My next question is directed at Mr Deane, although, obviously, the two other gentlemen can come in if they wish.

Based on what you have just heard, Mr Deane, there is no serious harm test in the area of malicious publication. It might be argued that that is because business has a greater burden in that it must show that words cause loss, are false or are made maliciously. If I am right on that, does it comfort you that serious harm as a test is not necessary here—perhaps because, as you said earlier, financial loss is difficult to show—or is that higher burden that I just suggested exists actually a chimera, in so far as the threshold for showing malice, as described by Professor Blackie, is particularly low?

Campbell Deane

It will probably come as no surprise to you that, from my perspective, I think that the solution to the absence of a reference to serious harm in relation to business dealings is to lose the reference to serious harm in the earlier part of the legislation. In a nutshell, that is how I would look at it.

There is a different position. I am sure that Professor Blackie will be much better aligned than I am to consider this possibility in relation to the particular issue at hand, but it could be that people would sue almost certainly on the basis of the lower threshold in the part of the bill on malicious publication, instead of going to the part on defamation, to get round the serious harm issue.

As long as you fit into the correct category, and as long as the circumstances relating to whether you could raise litigation in that type of case fit in with the malicious statements provision in part 2 of the bill, under which you do not have to show serious harm, why would you go for the difficulty of raising proceedings that would require you to show serious harm? It just would not work.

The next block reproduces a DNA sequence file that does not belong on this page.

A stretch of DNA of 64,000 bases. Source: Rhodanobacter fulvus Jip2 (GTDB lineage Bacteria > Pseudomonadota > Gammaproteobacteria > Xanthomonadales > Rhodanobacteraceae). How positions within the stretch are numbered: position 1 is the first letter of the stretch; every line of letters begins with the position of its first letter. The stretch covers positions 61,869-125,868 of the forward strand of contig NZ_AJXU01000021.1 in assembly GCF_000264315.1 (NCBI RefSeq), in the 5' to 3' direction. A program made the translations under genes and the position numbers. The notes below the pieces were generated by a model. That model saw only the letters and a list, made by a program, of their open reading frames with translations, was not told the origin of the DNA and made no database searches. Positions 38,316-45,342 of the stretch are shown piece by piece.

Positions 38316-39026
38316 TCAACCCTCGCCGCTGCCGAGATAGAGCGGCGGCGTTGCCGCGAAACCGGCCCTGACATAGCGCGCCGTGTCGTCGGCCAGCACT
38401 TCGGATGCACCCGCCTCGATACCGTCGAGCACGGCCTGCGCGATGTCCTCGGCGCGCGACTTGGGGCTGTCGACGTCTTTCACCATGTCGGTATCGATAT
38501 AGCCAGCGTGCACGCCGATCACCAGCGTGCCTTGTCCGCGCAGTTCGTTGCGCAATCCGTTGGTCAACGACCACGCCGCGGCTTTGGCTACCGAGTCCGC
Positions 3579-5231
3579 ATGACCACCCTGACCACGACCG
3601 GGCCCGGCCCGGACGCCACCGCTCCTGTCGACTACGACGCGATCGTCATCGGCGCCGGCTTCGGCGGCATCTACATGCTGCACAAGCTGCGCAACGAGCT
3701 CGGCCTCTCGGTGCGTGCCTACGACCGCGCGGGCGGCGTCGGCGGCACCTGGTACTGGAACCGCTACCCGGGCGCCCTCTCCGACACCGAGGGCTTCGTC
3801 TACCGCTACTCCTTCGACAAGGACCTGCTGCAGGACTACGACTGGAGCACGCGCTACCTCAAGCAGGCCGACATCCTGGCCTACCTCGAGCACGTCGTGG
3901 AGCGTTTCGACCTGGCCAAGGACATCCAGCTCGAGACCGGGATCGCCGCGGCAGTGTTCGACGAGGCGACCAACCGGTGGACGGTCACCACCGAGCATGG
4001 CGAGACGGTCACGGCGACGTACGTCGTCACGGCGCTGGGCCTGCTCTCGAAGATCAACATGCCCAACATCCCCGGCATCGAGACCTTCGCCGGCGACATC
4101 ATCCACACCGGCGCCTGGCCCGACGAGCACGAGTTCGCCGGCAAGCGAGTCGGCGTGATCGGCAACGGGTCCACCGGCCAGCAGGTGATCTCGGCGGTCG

Liam Kerr

That is a very important point, and I will put something similar to Mr Brookmyre shortly.

Professor Blackie, Mr Deane has made an interesting point about serious harm. Do you take a different view or do you concur with Mr Deane?

Professor Blackie

I think that there is a danger of exactly what Mr Deane has said occurring. There was a case in England this year where that appears to have happened.

However, I think that that danger would be much less if the definition of malice, as I outlined, was different. The danger is much higher with the term “was indifferent as to”, which is in the bill as a minimum threshold. In other words, the minimum threshold is too low for this.

Liam Kerr

That was very useful—I am grateful.

I think that Mr Brookmyre, to whom I wish to direct my final question, might be away temporarily. Is that correct, convener?

The Convener

Indeed, Liam. We must move on to other members’ questions. If Mr Brookmyre reappears, we will come back to you if we have time.

Fulton MacGregor (Coatbridge and Chryston) (SNP)

I want to focus on section 30 of the bill, which would allow a court to order a third party—such as a website—to remove contentious material. That could happen before a court reached a final decision on whether the material was defamatory. Mr Deane, do you think that that will benefit pursuers?

11:30  



Campbell Deane

We are in the terrain of defamation proceedings, so by its very nature—as I read section 30—it would not be a question of writing to the court and putting in an application. The case would probably need to be in litigation, with costs being incurred because of that.